I think it’s so cool that you’re trained as a general surgeon and worked in the ER for 10 years. My mom recently had a fall and was at the emergency, and I was just in awe of what was going on in that place.
Shiroko, you’ve done so much. You’ve had a show, you’ve been in integrative medicine, you’re a speaker. It’s going to be such a pleasure to get to know you and to learn from you today.
Shiroko: Thank you. I’m delighted to be here.
Jen: Maybe share a bit about you so our listeners can get a feel for what brings your passion. Where did you even begin to get awareness that Eastern medicine or Chinese medicine was something that you were interested in, and how did you start to create that blend?
Shiroko: It’s a long story. The original reason that I wanted to become a doctor was that when I was 5 my great-grandmother was my very best friend in the world. My parents had split when I was 3 and I never saw my father again as a child, so I had already had a pretty big loss.
We were living with my grandmother and my great-grandmother was living next door. She was that person who took care of me while my mom was busy trying to take care of us, she was working as a single mom and my grandparents had jobs, so I was with my great-grandmother.
One day I was visiting her and she collapsed in front of me and I couldn’t wake her up. I didn’t know what to do, so I went and got my mom and my grandma, it was at nighttime. They got an ambulance and they took her to the hospital. I never got to see her alive again. About a week later my mom came and told me that she had died and that I would never see her again.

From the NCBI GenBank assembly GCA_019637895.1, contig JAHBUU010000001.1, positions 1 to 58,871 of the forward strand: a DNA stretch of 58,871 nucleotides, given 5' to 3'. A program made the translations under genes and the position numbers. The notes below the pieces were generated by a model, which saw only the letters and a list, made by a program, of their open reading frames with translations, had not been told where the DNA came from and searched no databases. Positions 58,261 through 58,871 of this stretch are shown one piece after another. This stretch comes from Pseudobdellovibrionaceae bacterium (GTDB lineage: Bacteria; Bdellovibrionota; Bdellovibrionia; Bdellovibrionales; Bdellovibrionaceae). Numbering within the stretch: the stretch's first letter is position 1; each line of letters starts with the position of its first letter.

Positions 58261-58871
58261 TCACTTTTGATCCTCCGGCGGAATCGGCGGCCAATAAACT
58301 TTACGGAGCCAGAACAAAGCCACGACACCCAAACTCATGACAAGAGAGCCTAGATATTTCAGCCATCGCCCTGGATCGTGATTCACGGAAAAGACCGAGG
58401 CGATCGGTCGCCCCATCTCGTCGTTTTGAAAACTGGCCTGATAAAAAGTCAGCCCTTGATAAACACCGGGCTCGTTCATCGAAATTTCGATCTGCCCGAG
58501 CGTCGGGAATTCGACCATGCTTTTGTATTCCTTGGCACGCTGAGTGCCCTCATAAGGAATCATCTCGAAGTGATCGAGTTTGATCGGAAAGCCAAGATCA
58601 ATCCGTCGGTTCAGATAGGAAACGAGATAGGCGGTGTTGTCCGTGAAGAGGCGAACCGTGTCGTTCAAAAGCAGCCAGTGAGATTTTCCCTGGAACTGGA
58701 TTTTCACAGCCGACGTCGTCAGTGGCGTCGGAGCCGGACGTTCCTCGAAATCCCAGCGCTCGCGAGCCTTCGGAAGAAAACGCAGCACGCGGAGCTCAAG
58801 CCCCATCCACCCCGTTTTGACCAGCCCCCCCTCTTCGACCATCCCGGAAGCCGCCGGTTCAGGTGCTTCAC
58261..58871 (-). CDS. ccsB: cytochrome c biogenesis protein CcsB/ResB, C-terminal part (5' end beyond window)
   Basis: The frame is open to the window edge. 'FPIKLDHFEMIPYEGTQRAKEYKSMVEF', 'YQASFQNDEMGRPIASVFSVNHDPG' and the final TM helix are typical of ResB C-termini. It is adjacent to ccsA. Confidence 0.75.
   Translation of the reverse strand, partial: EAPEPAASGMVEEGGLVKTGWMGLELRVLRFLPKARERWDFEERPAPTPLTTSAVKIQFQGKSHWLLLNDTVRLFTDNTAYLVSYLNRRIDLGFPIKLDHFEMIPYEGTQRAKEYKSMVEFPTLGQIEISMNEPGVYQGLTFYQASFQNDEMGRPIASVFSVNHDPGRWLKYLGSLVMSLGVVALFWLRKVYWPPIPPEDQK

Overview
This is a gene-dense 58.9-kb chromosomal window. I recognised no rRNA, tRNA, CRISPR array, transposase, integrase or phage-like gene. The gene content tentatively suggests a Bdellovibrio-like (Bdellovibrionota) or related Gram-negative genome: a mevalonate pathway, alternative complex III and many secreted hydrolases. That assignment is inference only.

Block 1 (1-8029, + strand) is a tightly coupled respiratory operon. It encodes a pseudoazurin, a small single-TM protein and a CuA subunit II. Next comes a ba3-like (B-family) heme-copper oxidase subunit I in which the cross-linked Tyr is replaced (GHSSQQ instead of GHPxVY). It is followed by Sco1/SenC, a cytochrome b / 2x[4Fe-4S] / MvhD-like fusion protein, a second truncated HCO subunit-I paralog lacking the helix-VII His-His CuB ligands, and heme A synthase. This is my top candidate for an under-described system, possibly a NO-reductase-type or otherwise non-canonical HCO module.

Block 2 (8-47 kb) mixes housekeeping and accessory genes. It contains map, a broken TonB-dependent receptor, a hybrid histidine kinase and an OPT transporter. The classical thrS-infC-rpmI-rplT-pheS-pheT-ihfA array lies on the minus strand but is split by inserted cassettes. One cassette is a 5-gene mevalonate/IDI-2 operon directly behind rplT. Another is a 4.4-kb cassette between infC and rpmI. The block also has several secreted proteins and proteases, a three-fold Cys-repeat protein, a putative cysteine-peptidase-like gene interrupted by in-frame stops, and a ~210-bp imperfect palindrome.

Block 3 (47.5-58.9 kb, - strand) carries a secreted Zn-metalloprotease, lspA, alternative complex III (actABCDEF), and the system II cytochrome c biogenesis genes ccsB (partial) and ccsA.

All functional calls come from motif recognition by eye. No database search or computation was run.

Jen: How old were you then?
Shiroko: I was 5.
Jen: Oh my gosh.
Shiroko: She told me that her heart stopped beating. Of course I’m confused, because I’m 5, I don’t know anything, but at the same time I’m thinking, “I have to solve this. I have to fix this. I have to make her come back. What’s going to make her come back?” I started trying to imagine some way to make her heart start beating again. In that moment is when I decided that I was going to be a doctor.
Jen: That’s a very powerful story.
Shiroko: I didn’t know anything else, but I knew that I wanted to solve that problem. I was in pain and I knew that she must have been in pain, so I wanted to fix that.
I think it woke something up in me, in hindsight. I feel like there was something in me at that time that said, “I’m never giving up.” Then I went to medical school.
The first time I got to save a life was in the emergency room with an operation where a patient came in who had a gunshot wound, he was dying right before us. I got to go to the operating room with the surgeons and help save his life. It was so thrilling. I thought, “I’m going to be a surgeon.” One thing led to another and I went into surgery residency.